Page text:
If you have been charged with committing a crime, you must raise all possible defenses you can and take any other helpful steps to fight the charges against you. You have too much at stake not to. One way to do this is to file a motion to suppress evidence. This can be an extremely useful strategy in your criminal defense. However, you cannot expect to successfully file these motions on your own. You will need the help of an experienced criminal defense attorney.
What Is a Motion to Suppress Evidence?
A motion to suppress evidence asks the judge not to allow certain evidence to be used against you by the prosecutor in your criminal case. In criminal cases, the police and prosecutors are not allowed to use evidence against you that was illegally obtained. This is known as the Exclusionary Rule and ensures that your Fourth Amendment rights against unlawful searches and seizures and other constitutional rights are not violated.
Another helpful doctrine that also can result in the suppression of evidence is the fruit of the poisonous tree doctrine. Under this legal theory, evidence that would be otherwise admissible would be excluded if it was obtained through the violation of your constitutional rights. For example, a suspect may confess to a crime and tell the police where the murder weapon is. However, if the police did not inform him of his Miranda rights when required to or continued to question him after he asked for an attorney, the confession and the murder weapon may be suppressed and not allowed to be used against the suspect.
What Are Common Grounds to File a Motion to Suppress Evidence?
Even if you know you are guilty of the charges, you can file a motion to suppress evidence if you have proper grounds to do so. If the evidence is important enough to the police’s case against you, the charges against you may be dismissed. When the evidence is suppressed, but the case against you continues, you may have significantly weakened the prosecutor’s case, which could result in a favorable outcome down the road. Common grounds to file a motion to suppress include:
- Unlawful search and seizure. The Fourth Amendment protects you against unlawful search and seizure of your property and yourself. The police must have a valid search warrant or arrest warrant or probable cause to believe a crime was committed in order to stop you and search for evidence. If evidence was illegally obtained, it cannot be used against you.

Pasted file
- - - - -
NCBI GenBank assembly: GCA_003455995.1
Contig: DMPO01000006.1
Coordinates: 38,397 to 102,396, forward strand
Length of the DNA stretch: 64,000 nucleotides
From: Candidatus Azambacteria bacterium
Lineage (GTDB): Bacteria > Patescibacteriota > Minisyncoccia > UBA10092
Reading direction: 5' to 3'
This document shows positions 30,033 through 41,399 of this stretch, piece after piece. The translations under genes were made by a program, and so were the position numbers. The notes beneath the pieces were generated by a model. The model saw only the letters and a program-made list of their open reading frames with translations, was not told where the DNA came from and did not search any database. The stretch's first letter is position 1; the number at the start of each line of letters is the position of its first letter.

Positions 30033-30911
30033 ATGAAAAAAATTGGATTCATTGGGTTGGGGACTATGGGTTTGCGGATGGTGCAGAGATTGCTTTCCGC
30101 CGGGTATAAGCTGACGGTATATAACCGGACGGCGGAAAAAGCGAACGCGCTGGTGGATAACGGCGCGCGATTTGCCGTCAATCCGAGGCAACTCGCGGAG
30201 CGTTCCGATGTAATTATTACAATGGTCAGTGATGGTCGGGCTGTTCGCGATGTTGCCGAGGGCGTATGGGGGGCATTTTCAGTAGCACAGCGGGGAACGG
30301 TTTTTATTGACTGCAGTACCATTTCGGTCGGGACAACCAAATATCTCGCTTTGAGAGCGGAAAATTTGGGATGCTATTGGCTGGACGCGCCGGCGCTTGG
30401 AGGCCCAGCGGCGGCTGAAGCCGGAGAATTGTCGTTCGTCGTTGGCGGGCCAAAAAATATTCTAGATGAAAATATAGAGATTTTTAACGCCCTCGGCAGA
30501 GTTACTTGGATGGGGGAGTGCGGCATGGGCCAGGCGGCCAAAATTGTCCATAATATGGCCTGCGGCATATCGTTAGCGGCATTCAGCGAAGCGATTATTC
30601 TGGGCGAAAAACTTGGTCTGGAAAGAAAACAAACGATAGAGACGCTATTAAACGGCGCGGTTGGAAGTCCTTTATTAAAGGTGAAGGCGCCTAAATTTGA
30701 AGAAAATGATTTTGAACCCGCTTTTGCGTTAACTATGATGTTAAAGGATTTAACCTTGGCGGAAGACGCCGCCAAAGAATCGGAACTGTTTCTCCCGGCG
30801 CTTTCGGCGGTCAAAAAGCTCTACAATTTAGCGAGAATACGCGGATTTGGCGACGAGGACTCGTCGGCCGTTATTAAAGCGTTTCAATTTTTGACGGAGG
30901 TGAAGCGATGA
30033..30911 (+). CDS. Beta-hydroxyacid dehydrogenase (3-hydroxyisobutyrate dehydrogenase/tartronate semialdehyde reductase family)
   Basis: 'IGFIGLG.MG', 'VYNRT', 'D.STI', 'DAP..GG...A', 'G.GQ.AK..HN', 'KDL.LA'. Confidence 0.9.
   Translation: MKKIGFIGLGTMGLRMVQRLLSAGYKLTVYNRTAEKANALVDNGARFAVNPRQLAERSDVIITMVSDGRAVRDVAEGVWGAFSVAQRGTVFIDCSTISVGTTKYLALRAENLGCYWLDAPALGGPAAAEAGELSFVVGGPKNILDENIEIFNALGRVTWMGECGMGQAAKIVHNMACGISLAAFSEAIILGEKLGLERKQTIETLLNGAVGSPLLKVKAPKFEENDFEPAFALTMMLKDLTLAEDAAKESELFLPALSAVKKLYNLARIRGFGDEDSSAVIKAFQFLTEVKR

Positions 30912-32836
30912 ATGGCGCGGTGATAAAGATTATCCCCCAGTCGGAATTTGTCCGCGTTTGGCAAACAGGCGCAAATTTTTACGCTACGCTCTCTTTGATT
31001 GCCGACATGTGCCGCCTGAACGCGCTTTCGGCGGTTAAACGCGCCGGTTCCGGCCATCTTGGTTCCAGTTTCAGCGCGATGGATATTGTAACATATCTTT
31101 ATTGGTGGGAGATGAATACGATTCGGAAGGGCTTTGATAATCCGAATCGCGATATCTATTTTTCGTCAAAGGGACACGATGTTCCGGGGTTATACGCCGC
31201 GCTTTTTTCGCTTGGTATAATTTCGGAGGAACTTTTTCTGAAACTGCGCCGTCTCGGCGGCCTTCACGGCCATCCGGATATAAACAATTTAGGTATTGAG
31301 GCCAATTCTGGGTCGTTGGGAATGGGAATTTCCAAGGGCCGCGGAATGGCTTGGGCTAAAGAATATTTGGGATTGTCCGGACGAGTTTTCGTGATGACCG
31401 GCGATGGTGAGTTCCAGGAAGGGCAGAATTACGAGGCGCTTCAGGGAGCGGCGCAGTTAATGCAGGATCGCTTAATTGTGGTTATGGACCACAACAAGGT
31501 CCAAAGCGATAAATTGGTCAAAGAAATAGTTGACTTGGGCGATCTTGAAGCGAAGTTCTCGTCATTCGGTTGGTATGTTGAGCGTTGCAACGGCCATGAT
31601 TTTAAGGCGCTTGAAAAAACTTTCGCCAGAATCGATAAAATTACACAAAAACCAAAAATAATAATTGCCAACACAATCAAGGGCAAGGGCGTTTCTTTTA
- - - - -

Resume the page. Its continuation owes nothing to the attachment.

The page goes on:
- Failure to give Miranda warnings. When the police take you into custody, they are required to inform you of your Miranda rights. This includes informing you of your right to remain silent, that anything you say can be used against you, and that you have a right to an attorney. If the police fail to give you this warning, any statements or confession you made or other evidence the police obtained due to this failure could be suppressed.
- Chain of custody errors. Chain of custody refers to the proper procedures the police must use in handling pieces of evidence from the moment it is collected until it is used at trial. For example, if evidence is mislabeled or mixed with evidence in another case, it could lose its credibility and not be admissible in your criminal court hearings.
There are other reasons that your attorney may decide to file a motion to suppress evidence. Other common grounds for these motions include:
- Field sobriety tests were not administered according to the National Highway Traffic Safety Administration (NHTSA) standards as required under the law.
- DUI or drug test evidence was compromised in its testing, handling, labeling, transport, or storage.
- Breathalyzer tests were inaccurate or the testing device was not maintained properly or malfunctioned.
- The search warrant was invalid or was not specific enough.
- Independent expert witness testimony raises reasonable doubts about a certain piece of evidence.
- Evidence was acquired in another unconstitutional fashion.
An experienced criminal defense attorney will be trained to spot the constitutional grounds that can be used successfully file a motion to suppress evidence. These motions often involve complex constitutional issues, and you want an attorney who has experience filing and arguing them on your side. If you have been arrested, call our Fairfax law office today to schedule a free consultation to learn how our legal team can help build your defense and fight the charges you face.